precedent

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precedent

Law a judicial decision that serves as an authority for deciding a later case

Precedent

 

in law, a decision delivered by a court in a specific case, the opinion for which becomes a rule that is binding on all courts of the same or lower instance in deciding analogous cases. Soviet law does not recognize precedent and does not permit the decision of criminal cases by analogy, holding that the judicial decision should be based on statutory law alone.

In some countries, including Great Britain, most of the states in the United States, Canada, and Australia, legal precedent is recognized as a source of law and lies at the foundation of the entire legal system. In accordance with the prevailing doctrine in these countries, the judge who creates a legal precedent does not create a legal norm but only formulates that which follows from the common principles of law inherent in human nature. In reality the judge may always reject the application of precedent, citing some insignificant features of the particular case in order to introduce an entirely new rule. The judge also has the freedom to interpret precedent and to select from an enormous number of precedents; in other words, there is an enormous potential for judicial discretion and arbitrary legal actions. In legal writing and in practice, systems of law based on precedent are often called systems of judge-made law.

In a number of bourgeois countries, including France, the Federal Republic of Germany, and Belgium, precedent is important for deciding questions of the application of law, filling gaps in the law, and recognizing custom and commercial practices. On the basis of precedent, existing legislation is supplemented, and statutory law is interpreted.

References in periodicals archive ?
Some realists conceptualize judicial decision making as judges reaching conclusions first, and then embarking on quests to identify facts and law supporting their desired outcomes, thereby undermining both predictability and credibility.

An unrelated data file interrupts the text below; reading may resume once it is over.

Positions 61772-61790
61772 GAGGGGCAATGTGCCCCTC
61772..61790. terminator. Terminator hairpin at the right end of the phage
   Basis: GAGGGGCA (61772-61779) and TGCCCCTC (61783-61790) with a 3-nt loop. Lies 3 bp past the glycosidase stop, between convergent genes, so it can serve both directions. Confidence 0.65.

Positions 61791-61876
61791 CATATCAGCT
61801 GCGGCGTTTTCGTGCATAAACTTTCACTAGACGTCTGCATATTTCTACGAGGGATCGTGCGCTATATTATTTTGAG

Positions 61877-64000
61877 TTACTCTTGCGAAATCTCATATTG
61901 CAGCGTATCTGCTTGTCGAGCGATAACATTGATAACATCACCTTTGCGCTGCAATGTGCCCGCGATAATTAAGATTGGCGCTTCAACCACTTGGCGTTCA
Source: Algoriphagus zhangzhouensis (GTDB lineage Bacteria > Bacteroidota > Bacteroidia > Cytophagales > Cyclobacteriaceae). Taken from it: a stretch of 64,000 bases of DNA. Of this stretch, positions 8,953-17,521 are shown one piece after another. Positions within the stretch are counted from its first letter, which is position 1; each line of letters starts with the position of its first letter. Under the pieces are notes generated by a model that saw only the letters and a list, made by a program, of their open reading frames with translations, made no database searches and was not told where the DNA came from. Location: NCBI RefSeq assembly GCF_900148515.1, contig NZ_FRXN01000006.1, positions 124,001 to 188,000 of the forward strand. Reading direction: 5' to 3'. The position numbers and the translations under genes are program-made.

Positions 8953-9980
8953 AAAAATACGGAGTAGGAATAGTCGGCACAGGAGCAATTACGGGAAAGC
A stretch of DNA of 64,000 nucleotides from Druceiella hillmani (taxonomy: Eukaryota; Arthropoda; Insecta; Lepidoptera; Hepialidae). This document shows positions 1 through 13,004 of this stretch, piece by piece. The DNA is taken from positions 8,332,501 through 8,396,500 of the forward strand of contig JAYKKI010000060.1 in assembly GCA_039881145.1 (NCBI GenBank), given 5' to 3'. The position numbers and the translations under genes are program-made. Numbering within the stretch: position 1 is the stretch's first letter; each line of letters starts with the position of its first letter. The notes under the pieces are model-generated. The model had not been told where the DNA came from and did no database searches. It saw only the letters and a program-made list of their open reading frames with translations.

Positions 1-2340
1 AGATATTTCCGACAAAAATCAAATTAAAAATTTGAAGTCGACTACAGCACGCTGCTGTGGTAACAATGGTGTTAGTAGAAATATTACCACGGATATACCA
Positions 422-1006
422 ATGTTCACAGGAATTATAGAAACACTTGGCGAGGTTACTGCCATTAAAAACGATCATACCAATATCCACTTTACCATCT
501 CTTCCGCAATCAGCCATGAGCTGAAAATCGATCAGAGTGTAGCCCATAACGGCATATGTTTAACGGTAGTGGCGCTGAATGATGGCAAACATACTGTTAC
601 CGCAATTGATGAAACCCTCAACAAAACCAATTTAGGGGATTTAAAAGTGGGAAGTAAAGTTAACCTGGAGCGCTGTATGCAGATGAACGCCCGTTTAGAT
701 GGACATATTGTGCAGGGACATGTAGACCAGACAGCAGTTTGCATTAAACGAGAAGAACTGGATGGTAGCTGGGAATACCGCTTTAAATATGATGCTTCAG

In the interests of promulgation, of spreading the law as widely as possible throughout the province and country in which it applies, the Crown freely permits us to copy legislation and judicial decisions.
In the thirty-one states that have not enacted same-sex marriage or recognized it by judicial decision ("Nonrecognizing States"), the characteristics that favored legislative recognition splinter and, in some places, vanish entirely.
Understanding this possibility requires seeing how judicial decisions such as Sullivan gradually come to shape people's attitudes, sometimes with unexpected consequences.
Kanani added: "The request of some lawmakers to consider Hawija events as genocide needs judicial decisions and evidence, and the Legal Committee will consider it if it reaches to judicial decisions.
The decision bypasses prior judicial decisions achieved by human rights organizations and the Israeli Peace Now at the Israeli High Court, on March 2012; to evacuate the settlers from shops in the market and return them to their Palestinian owners.
QUETTA, January 17, 2012 (Balochistan Times): Senator Humayun Khan Mandokhel has stated that government is not only avoiding implementation on judicial decisions but also ridiculing these decisions.
Each issue of the title, and its predecessors, "Land Use Law & Zoning Digest" and "Zoning Digest," summarizes 40 to 50 federal and state judicial decisions and legislative acts that pertain to planning and environmental management.
Law enforcement officers and administrators should be aware of the judicial decisions and statues in several states that require the recording of interrogations, the benefits of electronically recording, and obstacles to overcome when deciding to begin this technique.
The ethics panel also said candidates must clearly acknowledge the obligation to follow binding legal precedent anywhere it exists; cannot appear to endorse any other individual who is likely to stand for election or retention in any public office or any platform of a political party; and any commentary on past judicial decisions must be "analytical, informed, respectful, and dignified.
The grandfathering clause was necessarily flawed because the state constitution bans initiatives directed at reversing judicial decisions.
When we think judicial decisions are outside mainstream American values, we will say so," Frist said.

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